United States Reaches Agreement to Protect New Orleans Waterways and Lake Pontchartrain
Churchill Downs Louisiana Horseracing Company will pay a record-setting $2.7 million penalty
Today, the U.S. Environmental Protection Agency (EPA) and the Department of Justice announced a settlement with the Churchill Downs Louisiana Horseracing Company LLC, d/b/a Fair Grounds Corporation (Fair Grounds) that will resolve years of Clean Water Act (CWA) violations at its New Orleans racetrack.
Under the settlement, Fair Grounds will eliminate unauthorized discharges of manure, urine and process wastewater through operational changes and construction projects at an estimated cost of $5,600,000. The company also will pay a civil penalty of $2,790,000, the largest ever paid by a concentrated animal feeding operation in a CWA matter.
“We are pleased to announce an agreement with Churchill Downs to address years of Clean Water Act violations at its Fair Grounds Racetrack in New Orleans,” said Principal Deputy Assistant Attorney General Jonathan Brightbill of the Justice Department’s Environment and Natural Resources Division. “This consent decree will stop the flow of untreated process wastewater into the local sewer system, which leads to local waters used for fishing and ultimately Lake Pontchartrain, in a way that recognizes the challenges presented by the racetrack’s urban location.”
“Safeguarding the environment is one of the highest priorities for the Department of Justice,” said U.S. Attorney Peter G. Strasser for the Eastern District of Louisiana (EDLA). “The U.S. Attorney’s Office, EDLA is committed to continue working with its federal partners to investigate and hold entities accountable when they neglect their professional and legal obligations and threaten the environment, which places the public and the ecosystem in Southeastern Louisiana at risk,”
“This consent decree will halt discharges of manure, urine, and contaminated wastewater from the Fair Grounds racetrack into the London Avenue Canal, which flows into Lake Pontchartrain,” said Susan Bodine, EPA Assistant Administrator for the Office of Enforcement and Compliance Assurance. “As a result, we are protecting opportunities by the community to use these waters for fishing and other recreational activities.”
The United States’ complaint alleges that Fair Grounds violated the CWA, including the terms and conditions of its Louisiana Pollutant Discharge Elimination System (LPDES) permit issued pursuant to Section 402 of the CWA. Specifically, the complaint alleges that, since at least 2012, Fair Grounds has regularly discharged untreated process wastewater into the New Orleans municipal separate storm sewer system, leading to the London Avenue Canal, Lake Pontchartrain, the Mississippi River, and ultimately to the Gulf of Mexico. Fair Grounds’ permit prohibits any discharge unless there is a significant rain event (i.e., when 10 inches of rain falls in 24 hours).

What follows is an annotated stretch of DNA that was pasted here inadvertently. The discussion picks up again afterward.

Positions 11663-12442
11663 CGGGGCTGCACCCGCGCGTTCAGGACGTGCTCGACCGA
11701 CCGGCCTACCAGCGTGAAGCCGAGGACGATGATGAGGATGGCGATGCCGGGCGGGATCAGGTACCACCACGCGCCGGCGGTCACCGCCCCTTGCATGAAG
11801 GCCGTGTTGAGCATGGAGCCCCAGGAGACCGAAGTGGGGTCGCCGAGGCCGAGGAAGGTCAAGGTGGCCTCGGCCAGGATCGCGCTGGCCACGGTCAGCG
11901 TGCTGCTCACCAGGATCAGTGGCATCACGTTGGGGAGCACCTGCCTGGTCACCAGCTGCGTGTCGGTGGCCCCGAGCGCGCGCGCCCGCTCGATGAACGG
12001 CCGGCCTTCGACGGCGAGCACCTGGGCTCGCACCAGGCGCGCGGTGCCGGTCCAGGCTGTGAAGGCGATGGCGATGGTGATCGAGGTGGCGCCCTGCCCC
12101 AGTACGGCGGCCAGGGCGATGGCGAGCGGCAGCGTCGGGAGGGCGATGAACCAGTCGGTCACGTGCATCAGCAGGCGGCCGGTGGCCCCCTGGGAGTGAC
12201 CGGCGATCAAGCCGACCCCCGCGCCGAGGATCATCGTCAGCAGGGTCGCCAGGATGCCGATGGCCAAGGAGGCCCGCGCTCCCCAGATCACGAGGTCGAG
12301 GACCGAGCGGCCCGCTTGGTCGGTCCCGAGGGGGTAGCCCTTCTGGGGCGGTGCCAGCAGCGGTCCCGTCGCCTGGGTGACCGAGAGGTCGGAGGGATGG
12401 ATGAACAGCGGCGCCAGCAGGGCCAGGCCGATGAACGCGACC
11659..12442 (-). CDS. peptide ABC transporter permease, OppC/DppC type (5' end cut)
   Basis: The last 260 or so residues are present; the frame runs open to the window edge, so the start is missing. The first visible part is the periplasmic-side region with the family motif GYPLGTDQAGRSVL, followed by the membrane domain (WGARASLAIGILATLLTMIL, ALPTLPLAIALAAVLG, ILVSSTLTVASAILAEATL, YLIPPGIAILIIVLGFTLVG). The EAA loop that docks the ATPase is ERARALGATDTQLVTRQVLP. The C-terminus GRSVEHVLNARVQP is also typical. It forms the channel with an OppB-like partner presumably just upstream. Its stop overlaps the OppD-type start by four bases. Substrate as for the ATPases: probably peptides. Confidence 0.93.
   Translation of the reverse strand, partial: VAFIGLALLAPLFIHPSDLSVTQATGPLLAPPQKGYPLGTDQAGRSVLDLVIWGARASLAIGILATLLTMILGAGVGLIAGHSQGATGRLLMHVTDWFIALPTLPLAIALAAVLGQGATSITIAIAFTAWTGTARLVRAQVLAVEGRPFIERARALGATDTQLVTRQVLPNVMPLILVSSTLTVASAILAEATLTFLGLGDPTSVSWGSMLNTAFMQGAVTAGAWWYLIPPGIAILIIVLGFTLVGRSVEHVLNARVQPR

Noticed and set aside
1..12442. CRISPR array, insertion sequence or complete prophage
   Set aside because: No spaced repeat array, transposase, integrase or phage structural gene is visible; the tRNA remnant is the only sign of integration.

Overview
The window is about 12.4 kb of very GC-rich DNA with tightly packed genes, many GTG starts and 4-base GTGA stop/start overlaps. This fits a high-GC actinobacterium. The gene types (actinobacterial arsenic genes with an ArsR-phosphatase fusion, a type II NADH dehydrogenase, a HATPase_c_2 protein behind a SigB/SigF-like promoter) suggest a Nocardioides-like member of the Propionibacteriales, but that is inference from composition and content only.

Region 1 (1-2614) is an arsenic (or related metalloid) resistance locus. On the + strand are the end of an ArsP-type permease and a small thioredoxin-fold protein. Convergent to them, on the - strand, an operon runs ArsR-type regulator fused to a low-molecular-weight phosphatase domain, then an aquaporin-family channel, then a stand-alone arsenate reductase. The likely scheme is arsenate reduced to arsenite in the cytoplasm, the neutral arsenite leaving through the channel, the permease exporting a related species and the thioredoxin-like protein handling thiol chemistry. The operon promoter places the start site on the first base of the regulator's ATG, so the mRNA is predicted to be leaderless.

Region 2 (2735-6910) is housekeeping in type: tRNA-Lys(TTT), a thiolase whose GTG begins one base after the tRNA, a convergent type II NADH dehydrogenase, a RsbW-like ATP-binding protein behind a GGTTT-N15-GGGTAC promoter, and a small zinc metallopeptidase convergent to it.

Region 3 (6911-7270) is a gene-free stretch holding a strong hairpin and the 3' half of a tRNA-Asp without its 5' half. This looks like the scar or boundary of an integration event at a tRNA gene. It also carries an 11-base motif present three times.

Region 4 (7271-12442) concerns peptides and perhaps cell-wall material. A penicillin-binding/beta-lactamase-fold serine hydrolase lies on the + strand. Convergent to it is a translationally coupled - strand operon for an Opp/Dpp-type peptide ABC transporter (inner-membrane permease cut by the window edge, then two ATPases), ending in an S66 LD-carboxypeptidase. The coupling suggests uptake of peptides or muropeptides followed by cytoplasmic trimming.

In violation of their permit, Fair Grounds has discharged wastewater after as little as a half-inch of rain, as well as in dry weather. The complaint alleges that unauthorized discharges of contaminated wastewater occurred more than 250 times between 2012 and 2018. The untreated wastewater contains manure, urine, horse wash water, and other biological materials that are “pollutants” as defined by the CWA, the facility’s permit, and the applicable EPA and Louisiana Department of Environmental Quality (LDEQ) regulations.
Fair Grounds is a horse racing facility located in New Orleans, Louisiana and is surrounded by residential neighborhoods that are considered environmental justice communities. The London Avenue Canal flows through neighborhoods that have been designated as opportunity zones.
The Fair Grounds’ New Orleans racetrack is a large CAFO, and during a typical horse racing season, Fair Grounds stables as many as 1,800 horses or more at one time. The facility includes a 38.8-acre production area that includes stables, horse stall barns and receiving barns, horse wash racks, horse walkways, manure storage areas, and storage areas for raw materials. The facility also includes a one-mile dirt racetrack and a 7/8-mile turf racetrack, the infield area, the grandstand, the casino, and associated parking areas.
As part of the settlement, Fair Grounds will implement best management practices and construction projects designed to eliminate unauthorized discharges and ensure compliance with its permit and the CWA. Fair Grounds will also perform site-specific sampling, monitoring and hydraulic modeling to help the company and EPA determine whether the remedial actions required by the consent decree are successful in eliminating unauthorized discharges. Furthermore, the consent decree includes a provision requiring Fair Grounds to implement additional remedial measures if these measures do not successfully eliminate unauthorized discharges.
This case is precedential because it includes the highest civil penalty ever collected by the EPA in a CWA enforcement action against a CAFO. In addition, this case is part of EPA’s National Compliance Initiative for Reducing Significant Noncompliance with National Pollutant Discharge Elimination System Permits.
The settlement was lodged today in the U.S. District Court for the Eastern District of Louisiana and is subject to a 30-day public comment period. The penalty is due within 30 days of the effective date of the consent decree.
For more information about this settlement please visit: https://www.epa.gov/enforcement/churchill-downs-louisiana-horseracing-company-llc-clean-water-act-settlement
The year 2020 marks the 150th anniversary of the Department of Justice. Learn more about the history of our agency at www.Justice.gov/Celebrating150Years.